19 Apr 2024

Government sent please explain letter to Wellington City Council over transport disagreement

1:07 pm on 19 April 2024
RMA Reform Minister Chris Bishop and Transport Minister Simeon Brown announce extensions for ports' permits at a press conference in Auckland's Parnell.

Simeon Brown and Chris Bishop. Photo: RNZ/Marika Khabazi

Documents have revealed a please explain letter sent by the ministers of transport and infrastructure to Wellington's mayor about the city council's handling of the Golden Mile redevelopment consultation.

The $139 million Golden Mile redevelopment was part of the now disestablished Let's Get Wellington Moving transport programme. It would have seen private cars removed between Lambton Quay and Courtenay Place, and provided cycling, walking and bus improvements.

In a joint statement issued on 17 December by the government, Wellington City Council and Greater Wellington Regional Council, it was announced the development would be brought under the city council's control. They also agreed to "increase engagement and consultation" with local businesses.

Three days later, Wellington City Council sent a letter via solicitors Buddle Findlay to the Guardians of the Golden Mile - a lobby group made up of local businesses trying to stop the project.

The contents of the letter were revealed in correspondence from Transport Minister Simeon Brown and Infrastructure Minister Chris Bishop to Wellington Mayor Tory Whanau, released to RNZ under the Local Government Official Information and Meetings Act.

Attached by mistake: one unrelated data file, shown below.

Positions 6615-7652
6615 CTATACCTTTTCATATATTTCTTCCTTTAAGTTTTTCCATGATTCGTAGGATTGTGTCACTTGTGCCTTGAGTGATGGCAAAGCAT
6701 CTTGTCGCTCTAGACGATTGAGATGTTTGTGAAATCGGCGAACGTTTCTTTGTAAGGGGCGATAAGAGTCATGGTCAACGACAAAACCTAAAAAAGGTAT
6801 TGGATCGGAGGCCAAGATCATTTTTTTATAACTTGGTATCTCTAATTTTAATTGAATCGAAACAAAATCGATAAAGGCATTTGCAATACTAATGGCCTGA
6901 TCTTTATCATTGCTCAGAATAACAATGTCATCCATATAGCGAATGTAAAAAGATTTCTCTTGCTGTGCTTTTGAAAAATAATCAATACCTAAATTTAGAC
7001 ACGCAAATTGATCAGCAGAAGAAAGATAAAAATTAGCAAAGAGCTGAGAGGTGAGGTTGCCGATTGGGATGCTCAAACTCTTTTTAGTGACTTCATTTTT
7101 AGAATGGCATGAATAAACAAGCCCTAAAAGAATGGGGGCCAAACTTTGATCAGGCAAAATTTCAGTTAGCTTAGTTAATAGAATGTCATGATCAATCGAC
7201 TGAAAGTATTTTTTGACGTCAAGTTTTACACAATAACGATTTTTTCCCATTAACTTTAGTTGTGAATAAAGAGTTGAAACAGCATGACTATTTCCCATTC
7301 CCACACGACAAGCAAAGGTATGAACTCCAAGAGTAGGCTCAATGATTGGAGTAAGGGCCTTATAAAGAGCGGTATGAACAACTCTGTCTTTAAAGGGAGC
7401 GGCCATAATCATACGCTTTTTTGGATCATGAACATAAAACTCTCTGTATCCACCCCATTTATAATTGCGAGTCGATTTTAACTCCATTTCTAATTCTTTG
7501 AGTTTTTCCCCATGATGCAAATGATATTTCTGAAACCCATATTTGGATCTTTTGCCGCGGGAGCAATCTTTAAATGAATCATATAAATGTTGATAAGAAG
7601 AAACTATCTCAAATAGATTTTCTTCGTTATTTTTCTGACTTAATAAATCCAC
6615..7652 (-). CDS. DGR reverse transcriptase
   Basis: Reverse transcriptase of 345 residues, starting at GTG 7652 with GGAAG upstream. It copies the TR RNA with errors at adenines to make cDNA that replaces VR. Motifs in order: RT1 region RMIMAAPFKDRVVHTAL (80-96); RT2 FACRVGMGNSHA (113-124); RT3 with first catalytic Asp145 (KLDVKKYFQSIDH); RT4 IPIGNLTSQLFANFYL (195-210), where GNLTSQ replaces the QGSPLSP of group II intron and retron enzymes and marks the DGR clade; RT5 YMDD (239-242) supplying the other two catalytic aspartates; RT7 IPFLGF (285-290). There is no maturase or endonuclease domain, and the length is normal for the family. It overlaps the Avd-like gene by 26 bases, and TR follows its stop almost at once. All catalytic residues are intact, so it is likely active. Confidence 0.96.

The letters said the council does not intend to revisit decisions it had made concerning the Golden Mile. It also said the council did not believe it was required to consult further with businesses before any further steps were taken on the project.

Tory Whanau

Tory Whanau. Photo: RNZ / Samuel Rillstone

The documents showed in January, Brown and Bishop wrote to Wellington Mayor Tory Whanau. The joint letter said they were "surprised" to read the Buddle Findlay letter and were seeking understanding on how it could be reconciled with the three parties' joint statement.

"Critically, you agreed to increase engagement and consultation with local businesses and residents as part of bringing the project in-house."

Whanau responded to their letter in February, and said their commitments still stood - but they did not agree with claims that further formal consultation was required.

She said this did not mean the council would not engage further with businesses, and that prior to construction the council would be implementing a more proactive and responsive engagement approach.

In a statement to RNZ, Brown said Whanau's response addressed their concerns - but agencies would be "keeping a close eye" on the project and its ongoing development.

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